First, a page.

Some wild grapevine species have unique nematode resistance mechanisms, and are thus used as parents in rootstock breeding. Cousin’s goal is to incorporate as many different forms of resistance as possible into new rootstocks, so some advanced selections are complex hybrids of several species. Wild grapevines, and their hybrids, are dioecious; invididual vines bear clusters of either male or female flowers. Dioecious vines are relatively easy to cross as the flowers do not have to be emasculated; to prevent unwanted crosses, he simply encloses female flower clusters in paper bags prior to bloom.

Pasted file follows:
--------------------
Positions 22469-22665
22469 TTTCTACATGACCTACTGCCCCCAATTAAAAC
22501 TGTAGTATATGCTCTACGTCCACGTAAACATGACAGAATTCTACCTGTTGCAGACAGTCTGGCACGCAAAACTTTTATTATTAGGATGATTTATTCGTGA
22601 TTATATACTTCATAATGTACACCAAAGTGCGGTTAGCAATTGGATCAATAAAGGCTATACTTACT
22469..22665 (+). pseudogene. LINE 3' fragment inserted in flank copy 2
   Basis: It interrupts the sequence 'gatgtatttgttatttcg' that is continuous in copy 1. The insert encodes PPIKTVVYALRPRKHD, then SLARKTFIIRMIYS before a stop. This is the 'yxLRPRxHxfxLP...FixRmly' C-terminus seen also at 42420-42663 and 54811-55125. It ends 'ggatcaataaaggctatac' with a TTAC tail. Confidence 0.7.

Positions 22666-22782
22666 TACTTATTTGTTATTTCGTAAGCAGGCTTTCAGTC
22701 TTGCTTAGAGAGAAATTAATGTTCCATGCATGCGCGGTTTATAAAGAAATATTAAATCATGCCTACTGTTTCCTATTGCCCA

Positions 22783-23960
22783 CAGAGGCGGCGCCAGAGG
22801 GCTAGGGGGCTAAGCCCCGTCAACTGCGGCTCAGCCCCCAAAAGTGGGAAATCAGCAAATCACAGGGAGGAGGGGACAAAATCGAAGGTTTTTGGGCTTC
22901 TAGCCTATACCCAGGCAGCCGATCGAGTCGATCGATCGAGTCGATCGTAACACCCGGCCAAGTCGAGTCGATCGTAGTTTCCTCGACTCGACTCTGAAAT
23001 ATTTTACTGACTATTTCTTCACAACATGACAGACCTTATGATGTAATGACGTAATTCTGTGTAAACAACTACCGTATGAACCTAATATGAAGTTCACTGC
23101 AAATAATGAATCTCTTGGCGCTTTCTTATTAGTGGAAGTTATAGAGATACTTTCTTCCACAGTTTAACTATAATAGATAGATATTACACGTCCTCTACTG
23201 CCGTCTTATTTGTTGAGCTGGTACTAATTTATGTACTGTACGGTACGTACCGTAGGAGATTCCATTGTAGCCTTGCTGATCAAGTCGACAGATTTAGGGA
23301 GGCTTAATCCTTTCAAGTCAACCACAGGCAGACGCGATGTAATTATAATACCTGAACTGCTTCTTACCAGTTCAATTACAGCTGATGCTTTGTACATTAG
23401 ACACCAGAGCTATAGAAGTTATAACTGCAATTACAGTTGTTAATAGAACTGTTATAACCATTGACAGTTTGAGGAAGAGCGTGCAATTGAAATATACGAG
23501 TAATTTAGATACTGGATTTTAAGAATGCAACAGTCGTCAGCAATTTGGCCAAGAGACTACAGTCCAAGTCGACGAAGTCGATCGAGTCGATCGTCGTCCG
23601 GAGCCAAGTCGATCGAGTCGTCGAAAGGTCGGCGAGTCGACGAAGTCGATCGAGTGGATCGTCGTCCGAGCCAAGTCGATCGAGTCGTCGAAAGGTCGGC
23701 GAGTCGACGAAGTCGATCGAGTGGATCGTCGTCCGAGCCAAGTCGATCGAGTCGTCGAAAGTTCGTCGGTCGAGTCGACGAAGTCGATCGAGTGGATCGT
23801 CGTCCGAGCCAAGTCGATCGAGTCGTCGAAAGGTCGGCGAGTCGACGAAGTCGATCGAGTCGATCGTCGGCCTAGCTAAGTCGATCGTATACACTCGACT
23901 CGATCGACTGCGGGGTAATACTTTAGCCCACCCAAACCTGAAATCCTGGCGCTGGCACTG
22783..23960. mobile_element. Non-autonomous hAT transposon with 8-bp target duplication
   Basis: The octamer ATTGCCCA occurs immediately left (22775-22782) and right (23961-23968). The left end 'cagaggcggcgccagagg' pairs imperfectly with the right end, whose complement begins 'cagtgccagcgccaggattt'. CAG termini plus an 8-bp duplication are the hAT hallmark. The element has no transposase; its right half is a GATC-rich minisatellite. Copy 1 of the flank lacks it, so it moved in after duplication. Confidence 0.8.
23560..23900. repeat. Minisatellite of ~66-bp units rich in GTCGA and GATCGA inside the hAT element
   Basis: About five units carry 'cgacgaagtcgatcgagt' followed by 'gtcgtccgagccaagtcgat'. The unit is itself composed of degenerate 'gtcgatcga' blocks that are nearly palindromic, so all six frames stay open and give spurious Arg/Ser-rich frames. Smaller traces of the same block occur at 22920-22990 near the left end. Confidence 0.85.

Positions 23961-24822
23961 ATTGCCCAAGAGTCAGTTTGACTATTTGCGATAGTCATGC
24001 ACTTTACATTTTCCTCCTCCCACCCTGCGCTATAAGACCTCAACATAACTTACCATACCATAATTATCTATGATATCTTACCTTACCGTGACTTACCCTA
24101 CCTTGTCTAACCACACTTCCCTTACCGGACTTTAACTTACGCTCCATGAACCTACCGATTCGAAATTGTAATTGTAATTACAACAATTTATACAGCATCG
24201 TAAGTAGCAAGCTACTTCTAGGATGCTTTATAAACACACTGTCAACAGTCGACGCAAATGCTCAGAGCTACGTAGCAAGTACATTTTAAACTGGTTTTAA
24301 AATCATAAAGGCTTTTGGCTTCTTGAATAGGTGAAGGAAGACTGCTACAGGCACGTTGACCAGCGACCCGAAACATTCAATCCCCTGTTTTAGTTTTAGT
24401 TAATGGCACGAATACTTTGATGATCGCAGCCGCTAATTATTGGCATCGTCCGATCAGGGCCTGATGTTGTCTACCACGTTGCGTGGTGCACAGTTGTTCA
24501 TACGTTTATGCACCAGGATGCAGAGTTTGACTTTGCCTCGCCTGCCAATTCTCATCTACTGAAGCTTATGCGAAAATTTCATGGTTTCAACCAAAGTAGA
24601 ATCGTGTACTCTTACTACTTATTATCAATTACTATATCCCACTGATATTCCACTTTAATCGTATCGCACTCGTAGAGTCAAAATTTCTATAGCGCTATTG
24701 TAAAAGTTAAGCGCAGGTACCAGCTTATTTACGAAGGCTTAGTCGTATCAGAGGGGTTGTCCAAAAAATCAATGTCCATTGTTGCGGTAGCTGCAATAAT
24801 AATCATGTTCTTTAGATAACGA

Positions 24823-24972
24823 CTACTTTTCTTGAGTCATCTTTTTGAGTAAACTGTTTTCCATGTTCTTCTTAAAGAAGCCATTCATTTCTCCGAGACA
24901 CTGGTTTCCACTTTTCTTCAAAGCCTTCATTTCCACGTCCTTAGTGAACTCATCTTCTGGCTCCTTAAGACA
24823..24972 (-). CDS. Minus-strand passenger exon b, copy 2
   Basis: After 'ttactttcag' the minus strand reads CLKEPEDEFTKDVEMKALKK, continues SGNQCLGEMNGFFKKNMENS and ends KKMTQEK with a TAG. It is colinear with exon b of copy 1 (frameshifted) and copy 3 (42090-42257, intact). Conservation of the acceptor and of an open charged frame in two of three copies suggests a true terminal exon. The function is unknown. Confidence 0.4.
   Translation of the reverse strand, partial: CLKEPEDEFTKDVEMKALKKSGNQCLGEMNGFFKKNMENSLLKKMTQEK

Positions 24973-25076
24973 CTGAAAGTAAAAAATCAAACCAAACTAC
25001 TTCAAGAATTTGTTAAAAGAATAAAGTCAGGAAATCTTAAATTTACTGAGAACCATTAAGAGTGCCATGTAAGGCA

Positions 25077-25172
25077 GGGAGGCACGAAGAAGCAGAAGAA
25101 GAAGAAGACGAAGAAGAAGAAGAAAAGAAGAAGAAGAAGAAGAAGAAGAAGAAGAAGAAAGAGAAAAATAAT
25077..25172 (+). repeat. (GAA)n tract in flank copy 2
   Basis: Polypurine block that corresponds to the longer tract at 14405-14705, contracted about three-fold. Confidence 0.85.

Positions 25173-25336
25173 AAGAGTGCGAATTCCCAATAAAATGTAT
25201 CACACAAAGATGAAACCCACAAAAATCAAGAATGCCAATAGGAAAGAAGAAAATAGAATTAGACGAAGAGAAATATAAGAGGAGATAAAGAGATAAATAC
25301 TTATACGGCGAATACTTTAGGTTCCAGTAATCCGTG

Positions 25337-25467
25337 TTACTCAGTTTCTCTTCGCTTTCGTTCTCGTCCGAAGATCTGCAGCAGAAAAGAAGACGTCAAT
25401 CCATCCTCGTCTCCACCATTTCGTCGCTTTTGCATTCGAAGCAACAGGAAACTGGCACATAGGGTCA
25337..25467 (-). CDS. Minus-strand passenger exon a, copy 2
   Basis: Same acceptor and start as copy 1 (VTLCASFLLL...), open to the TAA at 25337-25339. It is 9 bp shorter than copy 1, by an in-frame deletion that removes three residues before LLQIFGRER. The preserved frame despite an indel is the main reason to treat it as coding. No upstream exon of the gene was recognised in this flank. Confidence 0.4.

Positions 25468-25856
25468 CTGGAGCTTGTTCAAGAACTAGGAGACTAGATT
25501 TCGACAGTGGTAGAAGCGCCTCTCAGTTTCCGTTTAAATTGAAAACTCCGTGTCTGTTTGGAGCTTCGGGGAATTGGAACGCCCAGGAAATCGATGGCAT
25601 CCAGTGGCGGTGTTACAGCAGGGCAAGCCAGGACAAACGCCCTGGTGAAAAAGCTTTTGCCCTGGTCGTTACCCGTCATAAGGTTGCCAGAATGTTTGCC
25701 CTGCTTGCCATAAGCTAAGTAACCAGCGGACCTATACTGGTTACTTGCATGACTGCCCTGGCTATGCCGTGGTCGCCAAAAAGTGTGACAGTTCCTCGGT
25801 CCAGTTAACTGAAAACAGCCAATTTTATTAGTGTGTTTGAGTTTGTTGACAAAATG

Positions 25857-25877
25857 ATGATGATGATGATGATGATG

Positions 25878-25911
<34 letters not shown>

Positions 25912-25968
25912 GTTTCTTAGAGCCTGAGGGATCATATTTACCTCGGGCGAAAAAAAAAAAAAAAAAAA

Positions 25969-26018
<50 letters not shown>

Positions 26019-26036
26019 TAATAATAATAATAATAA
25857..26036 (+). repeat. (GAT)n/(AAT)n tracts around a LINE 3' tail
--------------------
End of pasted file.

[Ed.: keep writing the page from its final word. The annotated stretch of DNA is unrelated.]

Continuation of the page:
As bloom approaches, he periodically he taps on the bags, listening for the rattle of detached petals that signals the blossoms are ready to be pollinated. Properly prepared, pollen, which Cousins prepares by grinding flowers in a coffee mill, can be stored for a relatively long time, facilitating crosses between vines that might not flower at the same time. To pollinate, the bags are removed, the appropriate pollen is slathered on with paint brush, and the cluster is labeled, and recovered with the bag. Cousins will return in the summer, to extract the seeds from the fruit. Seedlings will then be screened for nematode resistance, and the best selections may eventually end up returning to Parlier, to be evaluated alongside their parents. To learn more about Dr. Cousin’s research program, and see his rootstock selection vineyard, plan to attend Grape Day at Kearney, August 18, 2011.